Harleen #1 – Stepan Sejic, Writer/Artist
Ray – 9/10
Corrina: Harley Unformed
Ray: Harleen #1 is one of many upcoming Black Label projects featuring Harley and the Joker, I approached this story by writer/artist Stepan Sejic (who seems to have patched things up with DC after the troubled launch of Justice League Odyssey) with a little trepidation. Harley Quinn has evolved a lot as a character since her early days as Joker’s gun moll, and I want more of modern Harley rather than the lovestruck Joker-obsessed one. But Sejic pulls off a neat trick here – this is essentially a story of classic Harley told through the lens of an older, wiser Harley who looks back at her longer self with some degree of horror. It takes a bit to realize that the narration is told from the future, but it adds a different context to the whole thing and backs up the brilliant, beautiful art with a strong story of Gotham’s villains.
The opening, which finds Harley as a young research psychiatrist trying to secure funding for an experimental program to cure psychopaths, won me over with the inclusion of Dr. Shondra Kinsloving as Harley’s doctor friend. The victim of one of the most bizarre fridgings in comic history back in the Knightfall days, Shondra had a lot of potential as a character and I hope more is done with her here. I wasn’t as fond of the added backstory for Harley that she had an affair with a Professor in college and has been hounded by it ever since. While I did think Sejic nicely used her boss to assure us that Harley is competent and didn’t receive favoritism, it adds an element of repeated addition to powerful and unethical men that I don’t think speaks to what Harley’s evolved in.
What does work, very well, is this book’s take on the Joker. Surprisingly, since I’m not a fan of the character except in a few select versions, this story came closer to the Heath Ledger version than any in a while. The unpredictability, the constant shifting stories, and the chaotic charm are all in place here, and while this Joker is maybe a bit too “pretty boy” from what I’m used to, Sejic seamlessly shifts him from oddly appealing to terrifying in a single panel. The opening segment where Harley encounters a battle between Batman and Joker is brilliantly drawn, and the issue packs a lot of story into almost sixty pages. This might be the most dense Black Label book yet – surprising since Sejic is an artist by trade.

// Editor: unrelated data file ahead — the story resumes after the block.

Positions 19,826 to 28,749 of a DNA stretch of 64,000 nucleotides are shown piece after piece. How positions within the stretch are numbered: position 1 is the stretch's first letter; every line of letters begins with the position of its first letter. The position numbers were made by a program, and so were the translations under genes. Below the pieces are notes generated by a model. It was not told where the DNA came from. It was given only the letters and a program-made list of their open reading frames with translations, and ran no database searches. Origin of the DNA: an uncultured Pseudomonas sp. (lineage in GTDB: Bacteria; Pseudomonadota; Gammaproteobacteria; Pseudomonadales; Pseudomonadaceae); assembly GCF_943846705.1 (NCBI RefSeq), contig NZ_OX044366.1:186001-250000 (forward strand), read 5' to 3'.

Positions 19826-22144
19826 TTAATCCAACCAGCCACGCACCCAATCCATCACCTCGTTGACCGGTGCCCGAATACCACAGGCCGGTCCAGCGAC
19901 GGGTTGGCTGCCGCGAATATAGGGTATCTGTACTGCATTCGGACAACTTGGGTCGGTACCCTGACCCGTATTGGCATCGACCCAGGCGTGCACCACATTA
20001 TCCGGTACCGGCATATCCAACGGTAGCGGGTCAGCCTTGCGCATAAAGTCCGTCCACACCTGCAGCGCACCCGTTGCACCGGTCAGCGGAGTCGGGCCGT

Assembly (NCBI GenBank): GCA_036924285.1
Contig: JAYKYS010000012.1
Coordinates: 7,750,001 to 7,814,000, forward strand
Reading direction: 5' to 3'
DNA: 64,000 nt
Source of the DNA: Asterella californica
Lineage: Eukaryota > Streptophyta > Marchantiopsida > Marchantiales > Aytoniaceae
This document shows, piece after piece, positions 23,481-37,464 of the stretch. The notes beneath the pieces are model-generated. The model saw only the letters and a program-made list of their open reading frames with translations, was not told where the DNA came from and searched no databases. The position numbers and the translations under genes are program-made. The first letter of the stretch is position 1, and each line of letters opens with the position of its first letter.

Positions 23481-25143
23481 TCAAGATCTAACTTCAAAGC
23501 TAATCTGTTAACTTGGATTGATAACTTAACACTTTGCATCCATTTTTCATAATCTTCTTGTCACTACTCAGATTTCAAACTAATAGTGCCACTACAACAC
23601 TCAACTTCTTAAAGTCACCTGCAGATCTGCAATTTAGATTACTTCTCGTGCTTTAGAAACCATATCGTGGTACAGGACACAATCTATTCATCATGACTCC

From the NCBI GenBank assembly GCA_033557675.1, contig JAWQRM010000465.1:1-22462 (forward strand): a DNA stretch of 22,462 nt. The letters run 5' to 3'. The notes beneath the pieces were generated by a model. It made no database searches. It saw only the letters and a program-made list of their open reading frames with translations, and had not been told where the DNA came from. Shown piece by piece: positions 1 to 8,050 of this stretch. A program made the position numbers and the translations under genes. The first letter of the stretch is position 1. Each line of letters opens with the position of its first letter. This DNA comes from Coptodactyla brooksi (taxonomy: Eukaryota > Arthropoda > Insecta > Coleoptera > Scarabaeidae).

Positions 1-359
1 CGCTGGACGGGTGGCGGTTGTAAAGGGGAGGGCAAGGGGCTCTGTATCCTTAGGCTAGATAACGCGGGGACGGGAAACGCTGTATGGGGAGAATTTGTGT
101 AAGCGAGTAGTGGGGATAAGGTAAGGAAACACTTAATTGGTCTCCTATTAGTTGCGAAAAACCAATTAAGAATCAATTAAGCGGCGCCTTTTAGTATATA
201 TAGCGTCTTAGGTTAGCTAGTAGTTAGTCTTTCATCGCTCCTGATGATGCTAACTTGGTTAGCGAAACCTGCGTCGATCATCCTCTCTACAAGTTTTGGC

Another appealing element is how seamlessly Sejic works in the entire Bat-rogues gallery in this issue. We only see brief segments of some like Ivy and Riddler, but Sejic writes their dialogue perfectly. I was also intrigued by Hugo Strange as an Arkham overseer who manages the place with an iron fist, and Harvey Dent as a hard-nosed DA who wants to shut down Harley’s project. Harley’s dialogue is definitely more classic “Harleen” – it’s hard to see shades of the chaotic neutral character she’ll become, and she spends most of the issue locked in a state of anxiety and insomnia – hallucinating monster bats and clowns every time she closes her eyes. This is an artist showcase that turns into a surprisingly dialogue-dense book, and it establishes Stepan Sejic as one of the biggest multi-talents in DC’s stable.
Corrina: I cannot argue with the quality of Harleen #1. Sejic’s art conveys Gotham in his unique painted style, one with smoke, and confusion and fires, along with all sorts of danger and temptations. It’s the regular DC Gotham but it’s also Sejic’s Gotham.
The story is involving and this version of Harleen Quinzel is more down-to-earth, more normal than any we’ve previously seen.
But whether you enjoy this story depends entirely on what you want from a story involving Harley.
I loved Harley Quinn: Breaking Glass, the original graphic novel that’s part of DC’s Young Adult/Young Readers line, because it contained so much of Harley exuberance, her unique worldview, and yet also showed the characteristics like impulsivity and disregard of rules, that create trouble in her life.
This is not that Harley. This is the story of pre-Harley and the Joker’s doomed romance. It’s the story of a bookish girl intrigued by what she calls ‘the beast.” There are some hints that Harley harbors her own issues but the path this story is clearly going down is that the Harleen we meet allows herself to be corrupted by the Joker, and the Joker creates her alternate identity.
That makes me uncomfortable because, one, it’s always uncomfortable for me to read the Joker as a romantic interest. What Sejic is doing is showing what attracts Harley about the Joker first, making him into a somewhat romantic figure. Having the Joker craft and mold Harley robs her of the agency she had in Breaking Glass. This Harleen almost seems helpless before the Joker’s dubious charms.
I’m also uncomfortable with the statements in the book about how romance novels are pure fantasy that can cause trouble in reality. It’s a slam at romance novels in general, out-right stating they’re unrealistic and misleading to their readers and, well, I don’t have time for my knee-jerk “romance is a feminist genre” rant but the swipes taken at the genre annoy me. (Now, how much of Hollywood portrays romance–usually badly– is another thing altogether…)
To find reviews of all the DC issues, visit DC This Week.
Disclaimer: GeekDad received this comic for review purposes.